On Thursday, Oct. 10, I decided to look up “disability reporting jobs” on Google, with hopes of receiving information regarding job openings for journalists with disabilities such as myself.
The results that popped up were articles about employment issues involving people with disabilities and how Social Security can help if you have one. Although none of this was relevant to my situation, I did find one article intriguing.
Editor and Producer for HuffPost, Wendy Lu, wrote an op-ed about the issues she encounters being a journalist with a disability. This really struck a chord with me.
Lu mentioned how certain job requirements that are not entirely essential to the job posting turn away people with disabilities from even applying for the position. She noted a Newsday job posting listed requirements such as lifting 25 pounds, being able to sit at a desk for eight hours and to have “excellent” communication both verbally and in writing. Job postings like this have ableist requirements that discriminate against disabled folks based on strength and mobility.
But if you’re someone who cannot type 50 words per minute because of a disability, there is software designed to let you speak into a microphone and let you “write” articles that way.
Lu stressed her concerns about the job description on Twitter and a spokesperson for Newsday tweeted back saying they removed the posting because it was “an error.”
This response is already egregious enough, but how is anyone with a disability supposed to take any potential employer seriously if they respond like this?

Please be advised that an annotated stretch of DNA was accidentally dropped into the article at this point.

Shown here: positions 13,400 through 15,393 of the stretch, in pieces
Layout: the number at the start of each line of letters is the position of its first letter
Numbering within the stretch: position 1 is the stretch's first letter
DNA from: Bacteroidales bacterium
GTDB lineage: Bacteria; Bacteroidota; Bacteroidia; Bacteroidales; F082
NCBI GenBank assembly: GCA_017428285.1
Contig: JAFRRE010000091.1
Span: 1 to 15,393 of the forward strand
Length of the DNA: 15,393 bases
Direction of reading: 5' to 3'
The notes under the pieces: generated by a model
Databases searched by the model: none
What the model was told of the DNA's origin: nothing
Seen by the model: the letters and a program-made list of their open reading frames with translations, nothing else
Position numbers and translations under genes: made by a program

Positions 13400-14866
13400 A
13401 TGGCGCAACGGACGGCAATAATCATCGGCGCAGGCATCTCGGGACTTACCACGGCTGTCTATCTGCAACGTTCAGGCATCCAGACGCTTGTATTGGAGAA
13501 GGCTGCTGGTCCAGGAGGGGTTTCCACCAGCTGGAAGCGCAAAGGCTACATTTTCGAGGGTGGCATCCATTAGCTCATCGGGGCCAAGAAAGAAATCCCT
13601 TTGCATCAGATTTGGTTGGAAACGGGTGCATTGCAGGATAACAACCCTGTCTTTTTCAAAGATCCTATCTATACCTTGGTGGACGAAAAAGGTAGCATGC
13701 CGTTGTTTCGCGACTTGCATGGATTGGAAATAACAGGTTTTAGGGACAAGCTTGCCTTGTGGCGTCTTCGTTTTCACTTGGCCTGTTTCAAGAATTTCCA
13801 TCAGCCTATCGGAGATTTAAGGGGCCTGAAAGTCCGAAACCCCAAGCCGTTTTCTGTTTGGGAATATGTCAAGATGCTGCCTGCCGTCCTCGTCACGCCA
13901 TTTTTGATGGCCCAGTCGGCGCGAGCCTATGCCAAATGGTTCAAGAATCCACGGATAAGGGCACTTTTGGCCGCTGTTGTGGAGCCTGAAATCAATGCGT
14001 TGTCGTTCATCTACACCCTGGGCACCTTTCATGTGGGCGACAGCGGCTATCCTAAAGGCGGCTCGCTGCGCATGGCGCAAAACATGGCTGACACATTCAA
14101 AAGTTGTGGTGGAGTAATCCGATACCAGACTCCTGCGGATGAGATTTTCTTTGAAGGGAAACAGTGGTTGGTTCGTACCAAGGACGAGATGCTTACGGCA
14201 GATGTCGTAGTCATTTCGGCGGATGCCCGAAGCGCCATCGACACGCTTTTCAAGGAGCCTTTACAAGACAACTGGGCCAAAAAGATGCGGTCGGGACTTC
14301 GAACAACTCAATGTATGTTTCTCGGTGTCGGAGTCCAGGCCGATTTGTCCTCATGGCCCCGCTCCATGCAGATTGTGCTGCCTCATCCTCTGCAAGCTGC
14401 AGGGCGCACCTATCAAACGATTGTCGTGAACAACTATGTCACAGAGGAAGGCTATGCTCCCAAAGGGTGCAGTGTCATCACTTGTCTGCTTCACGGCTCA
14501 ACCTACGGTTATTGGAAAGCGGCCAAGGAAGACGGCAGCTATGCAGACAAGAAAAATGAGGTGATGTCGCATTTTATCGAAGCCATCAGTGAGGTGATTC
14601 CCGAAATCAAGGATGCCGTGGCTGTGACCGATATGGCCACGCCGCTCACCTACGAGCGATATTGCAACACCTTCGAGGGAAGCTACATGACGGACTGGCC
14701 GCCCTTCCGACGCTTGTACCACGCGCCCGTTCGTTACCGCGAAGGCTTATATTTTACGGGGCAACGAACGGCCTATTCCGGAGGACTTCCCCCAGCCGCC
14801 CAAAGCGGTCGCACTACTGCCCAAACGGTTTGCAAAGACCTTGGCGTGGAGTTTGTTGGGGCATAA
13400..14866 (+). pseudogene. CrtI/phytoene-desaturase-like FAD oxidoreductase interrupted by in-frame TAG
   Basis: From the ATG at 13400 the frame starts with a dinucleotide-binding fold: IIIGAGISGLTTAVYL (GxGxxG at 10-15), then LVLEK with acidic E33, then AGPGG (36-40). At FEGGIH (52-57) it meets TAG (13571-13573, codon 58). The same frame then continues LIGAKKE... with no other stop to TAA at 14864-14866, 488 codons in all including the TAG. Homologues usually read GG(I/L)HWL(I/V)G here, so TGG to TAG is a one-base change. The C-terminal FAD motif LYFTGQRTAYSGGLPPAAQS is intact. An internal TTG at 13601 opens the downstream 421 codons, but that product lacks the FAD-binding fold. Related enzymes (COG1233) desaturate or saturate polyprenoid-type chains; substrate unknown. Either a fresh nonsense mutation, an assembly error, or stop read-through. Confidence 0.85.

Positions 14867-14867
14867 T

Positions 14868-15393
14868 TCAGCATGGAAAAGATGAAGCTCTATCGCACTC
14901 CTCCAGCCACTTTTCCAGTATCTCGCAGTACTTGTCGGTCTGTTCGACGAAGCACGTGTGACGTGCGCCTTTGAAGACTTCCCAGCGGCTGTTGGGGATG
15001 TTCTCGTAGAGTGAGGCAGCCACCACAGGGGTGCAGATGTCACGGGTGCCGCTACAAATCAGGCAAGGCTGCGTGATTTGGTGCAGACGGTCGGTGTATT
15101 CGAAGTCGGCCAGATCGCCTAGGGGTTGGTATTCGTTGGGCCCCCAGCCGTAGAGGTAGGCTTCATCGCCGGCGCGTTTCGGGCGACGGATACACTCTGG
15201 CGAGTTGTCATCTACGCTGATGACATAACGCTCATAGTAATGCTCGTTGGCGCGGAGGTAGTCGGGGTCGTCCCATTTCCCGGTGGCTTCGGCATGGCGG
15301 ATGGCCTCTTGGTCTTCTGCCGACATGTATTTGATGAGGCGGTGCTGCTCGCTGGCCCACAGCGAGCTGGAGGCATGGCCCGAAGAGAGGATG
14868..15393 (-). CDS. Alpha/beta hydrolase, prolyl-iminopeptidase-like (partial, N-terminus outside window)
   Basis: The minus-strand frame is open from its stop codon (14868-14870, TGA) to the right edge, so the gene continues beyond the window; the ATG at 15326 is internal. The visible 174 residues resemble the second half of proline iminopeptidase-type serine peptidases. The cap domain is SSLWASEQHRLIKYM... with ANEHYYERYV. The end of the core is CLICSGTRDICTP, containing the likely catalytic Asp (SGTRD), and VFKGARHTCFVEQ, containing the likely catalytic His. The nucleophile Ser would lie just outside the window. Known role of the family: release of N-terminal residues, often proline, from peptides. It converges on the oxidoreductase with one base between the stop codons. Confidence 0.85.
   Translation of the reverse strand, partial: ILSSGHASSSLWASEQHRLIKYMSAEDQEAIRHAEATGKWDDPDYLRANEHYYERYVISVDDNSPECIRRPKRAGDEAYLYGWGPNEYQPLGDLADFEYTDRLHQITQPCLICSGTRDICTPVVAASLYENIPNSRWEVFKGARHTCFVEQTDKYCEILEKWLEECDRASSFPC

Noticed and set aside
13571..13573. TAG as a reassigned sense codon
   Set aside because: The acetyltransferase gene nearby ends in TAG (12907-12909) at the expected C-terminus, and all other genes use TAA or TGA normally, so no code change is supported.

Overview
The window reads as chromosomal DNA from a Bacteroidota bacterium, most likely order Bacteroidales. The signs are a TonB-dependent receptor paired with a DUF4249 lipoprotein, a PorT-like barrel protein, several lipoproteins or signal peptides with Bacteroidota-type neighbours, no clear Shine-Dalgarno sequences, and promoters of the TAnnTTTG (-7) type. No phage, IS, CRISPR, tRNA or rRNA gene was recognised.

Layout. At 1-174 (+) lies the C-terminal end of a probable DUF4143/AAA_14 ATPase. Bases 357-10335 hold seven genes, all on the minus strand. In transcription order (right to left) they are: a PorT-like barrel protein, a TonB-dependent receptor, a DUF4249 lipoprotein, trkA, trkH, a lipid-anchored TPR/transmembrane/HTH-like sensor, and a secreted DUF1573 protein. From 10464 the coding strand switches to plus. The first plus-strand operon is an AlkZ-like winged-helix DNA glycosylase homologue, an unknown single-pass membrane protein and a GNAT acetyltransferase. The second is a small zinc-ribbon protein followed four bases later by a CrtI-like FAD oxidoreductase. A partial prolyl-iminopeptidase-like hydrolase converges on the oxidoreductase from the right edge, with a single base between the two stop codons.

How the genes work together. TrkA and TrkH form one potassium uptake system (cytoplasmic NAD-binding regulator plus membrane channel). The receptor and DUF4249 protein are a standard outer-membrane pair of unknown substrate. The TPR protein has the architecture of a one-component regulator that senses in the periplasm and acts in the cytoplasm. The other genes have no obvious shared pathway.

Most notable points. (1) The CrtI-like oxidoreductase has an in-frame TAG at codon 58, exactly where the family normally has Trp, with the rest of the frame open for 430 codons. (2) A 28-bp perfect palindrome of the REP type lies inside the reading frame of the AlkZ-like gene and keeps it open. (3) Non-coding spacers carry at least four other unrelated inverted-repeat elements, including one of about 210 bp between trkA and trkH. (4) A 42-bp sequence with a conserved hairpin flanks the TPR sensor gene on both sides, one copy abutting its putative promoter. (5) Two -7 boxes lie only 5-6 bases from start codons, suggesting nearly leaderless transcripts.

Yes, we have the Americans with Disabilities Act, but that is not enough. The act limits discrimination on the basis of disability in the workforce and states that an employer cannot ask you how severe your disability is; however, workplace discrimination happened to Lu and who knows how many other people with disabilities. Filing a complaint would be too much of a hassle and people are afraid to speak up. In Lu’s article, Robyn Powell, a disability attorney, said, “When you’re applying for a job, the last thing you want to do is rock the boat.”
I feel that the fear of speaking up comes from this place of ultra-acknowledgment of one’s disability. But at the same time, if people don’t speak up, nothing will change.
People with disabilities crawled up the steps of Capitol Hill to make a statement back in 1990. This was a prelude to the ADA passing, which became known as the “Capitol Crawl.”
Yet it seems like many barriers still exist, even at our university. I’ve seen bathrooms without automatic doors, elevators that break down pretty frequently and a walkway leading towards the front of Frey Hall with no ramp at the end of it. Students must go to the back of the building to access a ramp. There is literally a non-accessible sign at the front of the walkway. Is Stony Brook lacking the manpower required to install a ramp at the end of a walkway?
Going back to the issues Lu mentioned, which really hinders on able-bodied people’s ideas of what disability is or isn’t supposed to look like, legislation could potentially fix these problems. But that requires competency — which many institutions lack.
I am talking about simple things. Things like nice, paved walkways, elevators in buildings with two or more floors, automatic doors for entrances to buildings and bathrooms — bussing that is inclusive for wheelchair users or people with other mobility aids.
The university already saved $1.5 million from the deal with Amazon to put a bookstore in the library a few years ago. It is obvious that the university can save money to make buildings more accessible.
Shiny new buildings don’t erase existing issues; they make existing issues stick out even more. Stony Brook — fix this broken down campus so that maybe we the disabled can get a taste of what ease of access can and should feel like. I already hurt enough just having a disability. Don’t make me lose more faith in my prospects for life after college due to our decrepit infrastructure.